Dialogue with long-term shareholders can provide valuable insights to the board and management. Long-term institutional shareholders make their proxy voting decisions in the context of a deep understanding of the company's strategy, its current performance, and its potential to create long-term value. Many of those investors have dedicated significant resources to evaluating the company and have large holdings. McKinsey & Company encourages companies to focus on communicating with such "intrinsic investors" whose insights may add value to the company, rather than concentrating on mechanical investors or traders who may have little to contribute.2

Reduce Influence of Proxy Voting Advisors

The benefits of dialogue may become evident in results of proxy votes and through reduction of the influence wielded by proxy advisors. Long-term investors who have been able to engage with the board of directors and understand the company's governance choices are unlikely to blindly follow the recommendations of proxy voting advisory firms. Ongoing dialogue with those investors is one way for companies to reduce the influence of proxy advisors.

Compliance with Regulation Fair Disclosure

Companies have sometimes hesitated to engage with shareholders because of fear of violating Regulation Fair Disclosure (Reg FD). Reg FD prohibits a company and its officers and directors from privately or selectively disclosing "material, non-public information" regarding the company or its securities to select market participants, including shareholders.3


As a threshold matter, it is unlikely that information discussed during engagements with shareholders that is limited to proxy governance issues would qualify as "material" under Reg FD. Courts have generally treated information as "material" if there is a substantial likelihood that a reasonable investor would consider the information important to his or her investment or trading decision and disclosure of the information would have significantly altered the total mix of information available to the investor. The Securities Exchange Commission (SEC) has identified seven categories of information or events that have a higher probability of being considered "material," and corporate governance matters are not included.4

Strategies for Compliance

The SEC has made clear that shareholder-director communication regarding governance issues is not likely to be considered "material non-public information" covered by Reg FD. SEC Chairman Mary Schapiro made the following statement at the International Corporate Governance Network Conference in Sydney on July 15, 2009:

Reg FD does not restrict communications between companies and their shareholders. Rather, it restricts selective disclosures of material nonpublic information. Reg FD was aimed…[at] the selective or private disclosure of material non-public information to certain investors who can use that information to make decisions to buy or sell stock ahead of other investors and the public. Reg FD does not prevent companies from seeking out and listening to the views of investors. Indeed the Commission encourages dialogue between companies and shareholders. I know of some investors who, prior to or at the beginning of individual meetings with company executives, clearly state that they do not want to receive material non-public information. This seems to be a strategy that can keep Reg FD from becoming the focal point of discussion.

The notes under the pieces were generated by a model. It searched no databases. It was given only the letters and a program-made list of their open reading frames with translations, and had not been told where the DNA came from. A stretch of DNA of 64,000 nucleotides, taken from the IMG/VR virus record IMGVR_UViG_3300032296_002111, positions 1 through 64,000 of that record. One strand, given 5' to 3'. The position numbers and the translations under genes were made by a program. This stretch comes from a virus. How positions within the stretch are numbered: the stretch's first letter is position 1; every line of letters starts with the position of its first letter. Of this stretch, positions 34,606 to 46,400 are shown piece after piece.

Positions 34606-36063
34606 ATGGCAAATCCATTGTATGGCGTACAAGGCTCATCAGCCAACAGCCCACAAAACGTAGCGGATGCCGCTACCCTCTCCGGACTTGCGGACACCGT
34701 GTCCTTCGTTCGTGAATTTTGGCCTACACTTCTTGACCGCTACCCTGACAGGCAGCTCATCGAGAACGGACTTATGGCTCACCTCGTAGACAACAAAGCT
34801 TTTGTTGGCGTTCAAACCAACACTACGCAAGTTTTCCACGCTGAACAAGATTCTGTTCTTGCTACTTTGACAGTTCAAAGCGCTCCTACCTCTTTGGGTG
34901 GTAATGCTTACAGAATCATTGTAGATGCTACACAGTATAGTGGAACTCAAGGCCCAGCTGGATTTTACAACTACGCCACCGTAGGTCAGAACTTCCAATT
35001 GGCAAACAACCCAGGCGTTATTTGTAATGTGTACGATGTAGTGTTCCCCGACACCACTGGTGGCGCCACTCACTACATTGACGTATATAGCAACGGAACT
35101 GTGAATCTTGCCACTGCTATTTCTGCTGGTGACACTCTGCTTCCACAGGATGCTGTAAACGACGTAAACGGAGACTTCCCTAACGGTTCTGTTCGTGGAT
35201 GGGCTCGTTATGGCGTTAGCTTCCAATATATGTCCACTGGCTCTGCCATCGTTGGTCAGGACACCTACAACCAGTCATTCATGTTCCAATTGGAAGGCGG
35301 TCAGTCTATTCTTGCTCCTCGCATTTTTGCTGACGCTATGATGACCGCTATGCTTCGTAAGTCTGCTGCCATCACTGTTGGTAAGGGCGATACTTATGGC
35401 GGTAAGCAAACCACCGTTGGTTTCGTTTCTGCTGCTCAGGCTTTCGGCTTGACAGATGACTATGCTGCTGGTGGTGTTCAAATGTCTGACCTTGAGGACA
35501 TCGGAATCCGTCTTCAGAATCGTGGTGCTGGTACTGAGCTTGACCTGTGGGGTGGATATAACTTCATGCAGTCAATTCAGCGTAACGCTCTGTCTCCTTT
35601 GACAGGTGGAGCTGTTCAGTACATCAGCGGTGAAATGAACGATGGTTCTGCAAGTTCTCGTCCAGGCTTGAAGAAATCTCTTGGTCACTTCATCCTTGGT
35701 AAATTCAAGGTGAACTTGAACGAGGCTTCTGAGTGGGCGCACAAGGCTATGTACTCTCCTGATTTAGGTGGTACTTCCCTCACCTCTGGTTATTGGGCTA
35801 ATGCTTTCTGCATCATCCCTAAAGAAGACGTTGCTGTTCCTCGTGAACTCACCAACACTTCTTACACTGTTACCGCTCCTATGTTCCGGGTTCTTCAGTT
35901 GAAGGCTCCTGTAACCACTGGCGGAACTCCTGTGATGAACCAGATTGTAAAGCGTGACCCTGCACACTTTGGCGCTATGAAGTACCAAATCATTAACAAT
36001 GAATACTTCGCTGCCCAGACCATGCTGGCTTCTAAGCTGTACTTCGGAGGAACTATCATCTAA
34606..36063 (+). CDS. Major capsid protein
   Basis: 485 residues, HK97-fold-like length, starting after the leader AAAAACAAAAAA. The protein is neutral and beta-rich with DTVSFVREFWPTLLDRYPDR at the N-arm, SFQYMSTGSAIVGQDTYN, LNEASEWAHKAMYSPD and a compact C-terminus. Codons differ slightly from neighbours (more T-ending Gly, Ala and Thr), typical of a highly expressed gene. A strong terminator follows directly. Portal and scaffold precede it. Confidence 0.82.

As stated by Chairman Schapiro, Reg FD does not restrict communications between shareholders and companies, provided that material, non-public information is not disclosed. As a practical matter, steps may be taken to reduce the likelihood of a Reg FD violation arising out of officer or director communications with shareholders. For example:

  • Participants could develop an agenda that is limited to publicly available information and pre-approved by company or board legal counsel;
  • Company or board legal counsel could participate in shareholder engagements to ensure that discussion does not turn to material, non-public information;
  • If there is concern that the line was crossed, then shareholders could be asked to agree to keep material, non-public information confidential and not trade on it for a short period, to allow sufficient time for the company to make public disclosure;
  • Companies could provide advance notice and webcast or post transcripts or recordings of shareholder meetings on their websites;
  • Participants could be required to sign limited duration non-disclosure agreements and confirm internal firewall arrangements prior to the meeting, which would be operative in the event information identified as material, non-public information is inadvertently disclosed; or
  • Interaction could be limited to hearing shareholder concerns.

These measures have been identified as "best-practices" in Reg FD compliance by the SEC's Investor Advisory Committee.5

With appropriate limitations, such as those described above, Reg FD should not prevent shareholders and companies from engaging in productive dialogue. Through ongoing engagement with long-term shareholders, companies may understand and address, shareholder concerns in advance of the annual meeting to ensure that shareholders' votes are informed and independent.

1Robert N. Palter, Werner Rehm & Jonathan Shih, Communicating with the Right Investors, McKinsey on Finance, Spring 2008, http://corporatefinance.mckinsey.com/_downloads/knowledge/mckinsey_on_finance/MoF_Issue_27.pdf.
2 Supra.
3 17 C.F.R. § 243.100(a). Note 243.100 amended by 75 FR 61031 (but not (a)).
4 Selective Disclosure and Inside Trading, 65 Fed. Reg. 51716 (Aug. 24, 2000) (to be codified at 17 C.F.R. pts. 240, 243, 249).
5 Investor as Owner Subcommittee, Investor Advisory Committee, SEC, Proposed Resolution on Reg FD and Board-Shareowner Dialogue (Feb. 22, 2010), available at http://www.sec.gov/spotlight/invadvcomm/iacproposedresregfd.pdf.